One tactic to defeat a class action is to assert that the named plaintiff is not an appropriate or proper representative for the class. These initiatives are not often successful, but defense counsel should always be looking for them. A defendant employer is doing just that by asserting that a lead plaintiff does not share a sufficiently commonality with the rest of the class to allow the case to proceed. The cases are entitled Washington v. GEO Group Inc. and Nwauzor et al. v. GEO Group Inc. and were filed in federal court in the Western District of Washington..
The defendant filed the motion to decertify the class one day before the trial was scheduled to begin, an interesting tactic in its own right. The lead plaintiff had been diagnosed with a mental illness, but he had previously been found by the court to be competent to be the class representative. Now, the defense lawyers are asserting that the man’s condition had “deteriorated significantly” and a referral for him for inpatient treatment indicated he was possibly looking at a “possible long-term civil commitment.”
The defendants claimed that Mr. Nwauzor was not a proper class representative because “his claims are not typical of the class as a whole.” The Company argued that this person only worked in a single job, i.e. a shower cleaner in the time he was confined. Thus, the defendants assert that “his experience is too narrow — both in time and in the scope of his VWP experience. As the sole class representative, Nwauzor represents participants in only one out of more than a dozen VWP positions and only about seven percent of the class period.” Alternatively, the defendant contended that even if the class is not de-certified, it should be limited to only those workers who occupied the same position as the lead plaintiff.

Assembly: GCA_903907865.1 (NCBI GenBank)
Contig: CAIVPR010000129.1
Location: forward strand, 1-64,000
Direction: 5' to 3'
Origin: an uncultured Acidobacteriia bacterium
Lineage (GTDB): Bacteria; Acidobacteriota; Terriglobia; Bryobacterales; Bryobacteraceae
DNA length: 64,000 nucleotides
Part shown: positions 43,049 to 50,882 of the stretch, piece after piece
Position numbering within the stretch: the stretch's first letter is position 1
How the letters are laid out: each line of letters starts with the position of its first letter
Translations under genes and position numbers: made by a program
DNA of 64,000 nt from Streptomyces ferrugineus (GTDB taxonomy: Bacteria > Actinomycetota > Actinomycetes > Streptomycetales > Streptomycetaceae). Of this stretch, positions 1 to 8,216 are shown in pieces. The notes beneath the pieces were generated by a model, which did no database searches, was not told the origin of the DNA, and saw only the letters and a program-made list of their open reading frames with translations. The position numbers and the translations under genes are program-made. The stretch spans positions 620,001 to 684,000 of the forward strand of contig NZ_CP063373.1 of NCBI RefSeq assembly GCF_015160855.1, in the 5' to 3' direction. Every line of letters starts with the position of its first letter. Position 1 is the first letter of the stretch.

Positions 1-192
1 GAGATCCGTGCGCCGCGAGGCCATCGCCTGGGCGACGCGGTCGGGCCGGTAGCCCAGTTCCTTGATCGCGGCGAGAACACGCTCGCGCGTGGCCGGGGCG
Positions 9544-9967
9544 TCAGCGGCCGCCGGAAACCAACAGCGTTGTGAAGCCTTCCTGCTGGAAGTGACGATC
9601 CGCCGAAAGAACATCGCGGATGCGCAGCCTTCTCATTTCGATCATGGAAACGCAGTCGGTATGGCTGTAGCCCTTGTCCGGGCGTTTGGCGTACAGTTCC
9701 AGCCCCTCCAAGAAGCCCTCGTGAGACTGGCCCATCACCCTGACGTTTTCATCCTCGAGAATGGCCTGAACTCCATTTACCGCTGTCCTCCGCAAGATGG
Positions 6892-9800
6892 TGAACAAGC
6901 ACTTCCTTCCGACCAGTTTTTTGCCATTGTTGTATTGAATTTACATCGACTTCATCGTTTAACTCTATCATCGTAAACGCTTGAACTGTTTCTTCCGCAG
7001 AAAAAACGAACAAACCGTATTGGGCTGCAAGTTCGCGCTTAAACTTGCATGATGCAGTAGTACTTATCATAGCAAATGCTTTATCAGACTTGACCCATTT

The timing of the motion to de-certify is interesting, as stated above, as jury selection was supposed to start a day later. The employer had fought long and hard for a totally in-person hearing. The employer offered the example of the Derek Chauvin as proof that such an in-person trial could be accomplished safely.
This is an interesting tactic and it is one that does not often fall into the hands of a defendant employer. If the motion is successful, the class is eliminated, and the individual is left to vindicate only his own claim. The lesson is if there exists an opportunity to find a magic bullet to get rid of the entire class action, the employer should avail itself of it.
Keep looking for that magic bullet…